Robert Cattanach, a former U.S. Department of Justice attorney who handles cyber-security cases for the Dorsey & Whitney law firm, said the government would likely not have disclosed it had a lead on possibly unlocking the phone unless it was almost certain the method would work. That's because the disclosure weakens the government's case by introducing doubt that it could only access the phone with Apple's help, he said.
"They've created ambiguity in a place where they've previously said there is none," he said.
Prosecutors have argued that the phone used by Farook probably contains evidence of the Dec. 2 attack in which the county food inspector and his wife, Tashfeen Malik, slaughtered 14 at a holiday luncheon attended by many of his work colleagues. The two were killed in a police shootout hours later.
The FBI has said the couple was inspired by the Islamic State group. Investigators still are trying to piece together what happened and find out if there were collaborators.
The couple destroyed other phones they left behind, and the FBI has been unable to circumvent the passcode needed to unlock the iPhone, which is owned by San Bernardino County and was given to Farook for his job.
Apple has argued that the government was seeking "dangerous power" that exceeds the authority of the All Writs Act of 1789 it cited, and violates the company's constitutional rights, harms the Apple brand and threatens the trust of its customers to protect their privacy. The 18th-century law has been used on other cases to require third parties to help law enforcement in investigations.
It's not clear what method the government now wants to test. But even as the FBI has insisted that only Apple is able to provide the help it needs, some technical experts have argued there are other options.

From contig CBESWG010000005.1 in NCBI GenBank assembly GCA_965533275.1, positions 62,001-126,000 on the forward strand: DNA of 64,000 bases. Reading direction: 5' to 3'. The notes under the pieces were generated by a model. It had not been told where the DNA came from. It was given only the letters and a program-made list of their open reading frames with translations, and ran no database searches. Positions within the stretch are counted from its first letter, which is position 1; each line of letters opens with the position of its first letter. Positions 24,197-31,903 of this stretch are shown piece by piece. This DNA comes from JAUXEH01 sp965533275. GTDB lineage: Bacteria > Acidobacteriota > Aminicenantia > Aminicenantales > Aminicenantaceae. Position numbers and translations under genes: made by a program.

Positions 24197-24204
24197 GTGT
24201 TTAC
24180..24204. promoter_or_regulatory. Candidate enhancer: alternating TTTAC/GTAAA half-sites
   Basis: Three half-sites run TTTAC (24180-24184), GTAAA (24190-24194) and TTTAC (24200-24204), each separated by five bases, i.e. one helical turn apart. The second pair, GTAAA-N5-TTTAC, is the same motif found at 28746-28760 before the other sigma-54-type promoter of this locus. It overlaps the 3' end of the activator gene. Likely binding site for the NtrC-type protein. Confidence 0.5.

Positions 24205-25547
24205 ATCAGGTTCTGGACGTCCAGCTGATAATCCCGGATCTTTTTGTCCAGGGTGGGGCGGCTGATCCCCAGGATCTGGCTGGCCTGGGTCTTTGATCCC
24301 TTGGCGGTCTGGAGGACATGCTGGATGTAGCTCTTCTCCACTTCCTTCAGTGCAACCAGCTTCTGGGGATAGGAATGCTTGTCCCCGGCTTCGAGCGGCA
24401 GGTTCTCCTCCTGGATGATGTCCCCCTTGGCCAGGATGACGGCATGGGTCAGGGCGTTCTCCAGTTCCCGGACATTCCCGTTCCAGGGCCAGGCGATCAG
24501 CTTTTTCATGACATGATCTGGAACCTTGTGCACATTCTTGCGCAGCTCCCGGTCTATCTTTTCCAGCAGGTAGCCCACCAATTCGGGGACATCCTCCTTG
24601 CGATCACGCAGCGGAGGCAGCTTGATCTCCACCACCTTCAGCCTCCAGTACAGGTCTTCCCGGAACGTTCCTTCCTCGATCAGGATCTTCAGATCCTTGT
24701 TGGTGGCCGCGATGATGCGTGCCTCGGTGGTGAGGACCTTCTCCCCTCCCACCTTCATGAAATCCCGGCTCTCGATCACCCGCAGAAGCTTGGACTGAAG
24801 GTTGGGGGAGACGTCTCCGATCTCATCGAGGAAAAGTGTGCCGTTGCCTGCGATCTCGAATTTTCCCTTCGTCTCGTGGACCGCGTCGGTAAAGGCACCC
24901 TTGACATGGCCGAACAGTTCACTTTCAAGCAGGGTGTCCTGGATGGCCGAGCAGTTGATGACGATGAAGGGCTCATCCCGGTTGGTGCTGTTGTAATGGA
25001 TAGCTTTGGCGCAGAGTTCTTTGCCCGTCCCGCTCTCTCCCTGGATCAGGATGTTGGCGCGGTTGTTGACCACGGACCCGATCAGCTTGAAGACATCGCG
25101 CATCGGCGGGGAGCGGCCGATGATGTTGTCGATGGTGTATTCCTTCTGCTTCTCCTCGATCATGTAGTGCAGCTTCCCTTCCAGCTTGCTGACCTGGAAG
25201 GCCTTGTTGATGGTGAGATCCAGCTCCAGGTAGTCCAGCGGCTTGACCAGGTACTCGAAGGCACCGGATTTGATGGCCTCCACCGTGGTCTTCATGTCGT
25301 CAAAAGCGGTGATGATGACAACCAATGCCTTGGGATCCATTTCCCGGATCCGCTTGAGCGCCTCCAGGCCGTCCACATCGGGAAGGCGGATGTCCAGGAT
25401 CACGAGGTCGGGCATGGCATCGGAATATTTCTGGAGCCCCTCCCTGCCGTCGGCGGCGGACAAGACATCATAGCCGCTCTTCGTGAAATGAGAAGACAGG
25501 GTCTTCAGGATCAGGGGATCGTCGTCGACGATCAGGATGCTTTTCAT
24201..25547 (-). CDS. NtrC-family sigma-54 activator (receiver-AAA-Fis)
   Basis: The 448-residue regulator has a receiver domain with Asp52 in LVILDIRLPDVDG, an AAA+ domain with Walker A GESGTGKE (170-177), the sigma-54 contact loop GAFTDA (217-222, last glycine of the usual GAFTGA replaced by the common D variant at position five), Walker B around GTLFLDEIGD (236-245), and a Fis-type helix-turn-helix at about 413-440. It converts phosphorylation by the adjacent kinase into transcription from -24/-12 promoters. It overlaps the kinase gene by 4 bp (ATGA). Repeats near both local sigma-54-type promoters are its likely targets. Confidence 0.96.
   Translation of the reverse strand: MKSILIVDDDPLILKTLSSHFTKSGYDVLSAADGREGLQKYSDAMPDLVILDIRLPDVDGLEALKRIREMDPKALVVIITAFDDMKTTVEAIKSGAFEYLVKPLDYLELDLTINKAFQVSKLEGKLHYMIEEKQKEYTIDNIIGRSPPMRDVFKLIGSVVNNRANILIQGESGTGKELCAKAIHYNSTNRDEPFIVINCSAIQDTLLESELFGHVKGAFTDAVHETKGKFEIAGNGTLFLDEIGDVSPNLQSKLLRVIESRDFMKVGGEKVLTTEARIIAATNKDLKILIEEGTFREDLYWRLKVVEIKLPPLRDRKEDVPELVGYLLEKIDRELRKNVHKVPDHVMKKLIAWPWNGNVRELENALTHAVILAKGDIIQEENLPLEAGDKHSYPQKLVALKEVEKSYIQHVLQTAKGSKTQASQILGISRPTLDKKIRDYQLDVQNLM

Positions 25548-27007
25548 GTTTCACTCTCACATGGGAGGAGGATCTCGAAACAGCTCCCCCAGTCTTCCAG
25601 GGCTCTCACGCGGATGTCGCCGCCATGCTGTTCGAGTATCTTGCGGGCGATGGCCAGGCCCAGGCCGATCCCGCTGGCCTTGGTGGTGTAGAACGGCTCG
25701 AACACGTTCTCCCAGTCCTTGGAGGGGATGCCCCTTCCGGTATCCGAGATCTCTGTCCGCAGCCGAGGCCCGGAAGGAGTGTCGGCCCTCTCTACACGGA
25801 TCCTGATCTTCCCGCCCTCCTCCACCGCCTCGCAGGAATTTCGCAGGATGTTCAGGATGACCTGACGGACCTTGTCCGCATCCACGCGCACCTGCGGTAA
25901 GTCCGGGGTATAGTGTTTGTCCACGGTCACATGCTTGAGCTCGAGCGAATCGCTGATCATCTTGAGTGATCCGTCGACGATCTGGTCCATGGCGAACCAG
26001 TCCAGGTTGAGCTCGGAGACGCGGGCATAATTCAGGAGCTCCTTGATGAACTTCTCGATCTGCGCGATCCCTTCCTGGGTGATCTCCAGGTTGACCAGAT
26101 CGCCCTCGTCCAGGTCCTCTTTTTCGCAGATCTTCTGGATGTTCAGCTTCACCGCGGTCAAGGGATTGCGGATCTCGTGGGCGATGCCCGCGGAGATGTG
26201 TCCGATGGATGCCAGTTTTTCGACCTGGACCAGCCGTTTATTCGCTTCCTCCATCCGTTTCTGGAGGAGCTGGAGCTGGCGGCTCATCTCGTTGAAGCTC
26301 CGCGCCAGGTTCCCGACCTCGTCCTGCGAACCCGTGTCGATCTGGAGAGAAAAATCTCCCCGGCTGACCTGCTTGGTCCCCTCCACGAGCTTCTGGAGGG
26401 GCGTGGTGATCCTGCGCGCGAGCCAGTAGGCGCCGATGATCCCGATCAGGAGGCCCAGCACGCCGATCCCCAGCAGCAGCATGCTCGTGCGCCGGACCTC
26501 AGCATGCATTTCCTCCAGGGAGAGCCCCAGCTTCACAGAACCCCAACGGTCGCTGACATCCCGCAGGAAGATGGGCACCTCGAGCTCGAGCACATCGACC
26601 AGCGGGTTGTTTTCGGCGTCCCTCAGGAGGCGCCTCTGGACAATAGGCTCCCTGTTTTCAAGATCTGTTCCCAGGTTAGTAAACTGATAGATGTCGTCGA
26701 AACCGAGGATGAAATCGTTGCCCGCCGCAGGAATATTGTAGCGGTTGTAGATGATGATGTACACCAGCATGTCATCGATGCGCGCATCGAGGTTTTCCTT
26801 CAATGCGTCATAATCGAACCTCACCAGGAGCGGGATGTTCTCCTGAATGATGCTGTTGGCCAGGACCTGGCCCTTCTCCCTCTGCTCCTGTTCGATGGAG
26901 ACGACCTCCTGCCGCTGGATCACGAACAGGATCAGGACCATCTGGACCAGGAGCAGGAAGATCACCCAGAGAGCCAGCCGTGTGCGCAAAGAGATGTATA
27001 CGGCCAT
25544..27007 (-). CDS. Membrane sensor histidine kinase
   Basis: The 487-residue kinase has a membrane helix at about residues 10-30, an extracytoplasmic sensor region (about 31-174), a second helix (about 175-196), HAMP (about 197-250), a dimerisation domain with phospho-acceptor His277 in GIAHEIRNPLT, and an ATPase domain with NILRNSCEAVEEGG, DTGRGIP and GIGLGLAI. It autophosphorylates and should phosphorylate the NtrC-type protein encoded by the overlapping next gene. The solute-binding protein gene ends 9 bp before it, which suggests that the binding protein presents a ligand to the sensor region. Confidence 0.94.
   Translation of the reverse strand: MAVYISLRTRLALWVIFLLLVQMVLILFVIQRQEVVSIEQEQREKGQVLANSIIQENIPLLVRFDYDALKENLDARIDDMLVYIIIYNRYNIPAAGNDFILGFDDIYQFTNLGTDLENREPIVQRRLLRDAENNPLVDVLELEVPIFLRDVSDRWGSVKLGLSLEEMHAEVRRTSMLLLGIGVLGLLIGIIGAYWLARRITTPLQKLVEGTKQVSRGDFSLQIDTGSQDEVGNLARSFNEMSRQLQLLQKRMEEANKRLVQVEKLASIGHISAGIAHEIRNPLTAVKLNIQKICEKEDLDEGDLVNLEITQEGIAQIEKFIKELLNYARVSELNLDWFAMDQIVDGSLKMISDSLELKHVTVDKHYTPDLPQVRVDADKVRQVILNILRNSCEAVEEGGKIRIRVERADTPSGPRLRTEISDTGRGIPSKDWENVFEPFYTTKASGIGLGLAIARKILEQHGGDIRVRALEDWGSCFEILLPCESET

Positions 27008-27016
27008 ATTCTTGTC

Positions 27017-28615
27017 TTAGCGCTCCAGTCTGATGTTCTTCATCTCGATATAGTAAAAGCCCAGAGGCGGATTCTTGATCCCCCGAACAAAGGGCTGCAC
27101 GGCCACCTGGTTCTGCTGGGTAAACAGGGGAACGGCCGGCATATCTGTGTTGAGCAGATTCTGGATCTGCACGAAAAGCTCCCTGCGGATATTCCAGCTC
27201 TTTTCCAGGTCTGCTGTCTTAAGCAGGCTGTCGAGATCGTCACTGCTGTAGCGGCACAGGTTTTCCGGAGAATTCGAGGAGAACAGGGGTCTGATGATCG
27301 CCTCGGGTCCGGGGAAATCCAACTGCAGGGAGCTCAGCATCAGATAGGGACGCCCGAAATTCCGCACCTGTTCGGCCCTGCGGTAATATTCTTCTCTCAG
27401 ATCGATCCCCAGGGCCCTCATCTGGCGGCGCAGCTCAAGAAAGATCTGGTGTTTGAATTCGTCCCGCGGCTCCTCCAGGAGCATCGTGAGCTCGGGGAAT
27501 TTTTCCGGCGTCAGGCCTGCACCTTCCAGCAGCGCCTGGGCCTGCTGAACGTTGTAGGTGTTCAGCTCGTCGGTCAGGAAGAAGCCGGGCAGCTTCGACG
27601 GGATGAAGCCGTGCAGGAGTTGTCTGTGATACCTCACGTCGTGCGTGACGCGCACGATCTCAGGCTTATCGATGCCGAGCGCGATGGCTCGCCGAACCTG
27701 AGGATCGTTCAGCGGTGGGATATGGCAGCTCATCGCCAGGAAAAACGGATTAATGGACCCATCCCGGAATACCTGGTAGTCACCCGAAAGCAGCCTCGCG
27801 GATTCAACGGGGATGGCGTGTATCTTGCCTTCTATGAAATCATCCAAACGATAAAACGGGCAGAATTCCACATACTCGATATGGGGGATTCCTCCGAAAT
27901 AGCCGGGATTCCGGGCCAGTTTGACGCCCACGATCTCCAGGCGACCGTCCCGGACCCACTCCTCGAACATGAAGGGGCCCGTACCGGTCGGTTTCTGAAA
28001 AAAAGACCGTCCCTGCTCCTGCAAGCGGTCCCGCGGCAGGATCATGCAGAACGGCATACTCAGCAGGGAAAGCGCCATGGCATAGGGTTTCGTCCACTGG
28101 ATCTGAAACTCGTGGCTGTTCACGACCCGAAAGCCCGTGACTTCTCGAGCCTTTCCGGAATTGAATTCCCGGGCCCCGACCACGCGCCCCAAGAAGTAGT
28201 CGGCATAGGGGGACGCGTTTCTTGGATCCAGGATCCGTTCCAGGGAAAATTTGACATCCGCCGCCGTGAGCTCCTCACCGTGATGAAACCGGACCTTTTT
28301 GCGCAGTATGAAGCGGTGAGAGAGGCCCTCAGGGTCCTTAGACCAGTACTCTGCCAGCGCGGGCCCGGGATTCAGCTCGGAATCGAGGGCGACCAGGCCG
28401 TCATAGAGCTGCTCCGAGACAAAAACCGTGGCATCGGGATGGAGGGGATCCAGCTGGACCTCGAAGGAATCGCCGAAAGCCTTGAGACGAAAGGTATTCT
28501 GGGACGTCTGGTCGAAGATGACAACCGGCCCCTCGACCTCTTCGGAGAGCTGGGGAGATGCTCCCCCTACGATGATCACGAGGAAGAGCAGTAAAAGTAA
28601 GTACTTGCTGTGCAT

The most viable method involves making a copy of the iPhone's flash memory drive, said Jonathan Zdziarski, a computer expert who specializes in iPhone forensics. That would allow investigators to make multiple tries at guessing the iPhone's passcode. A security feature in the phone is designed to automatically erase the data if someone makes 10 wrong guesses in a row.
But if that happens, Zdziarski said, investigators could theoretically restore the data from the backup copy they have created.
The data itself would remain encrypted until the phone is unlocked, but it would remain viable while investigators continued to guess the passcode, he added.
"It's a lot more involved than it sounds," Zdziarski cautioned, and no one has demonstrated that it would work in this case.
Some experts have also suggested that investigators could use lasers and acid to deconstruct the phone's memory chip, in order to physically examine the encrypted data and the encryption algorithm, in hopes of cracking the code. But hardware experts say that method has a high risk of destroying the memory during the process.
The notion of copying the flash memory was raised by U.S. Rep. Darrell Issa, a California Republican who previously ran a car alarm business, during a congressional hearing earlier this month, when Comey insisted that his bureau had explored all other possibilities. It has also been promoted by technical experts advising the ACLU.
Associated Press writers Eric Tucker and Tami Abdollah in Washington, D.C, and Sudhin Thanawala in San Francisco contributed to this report.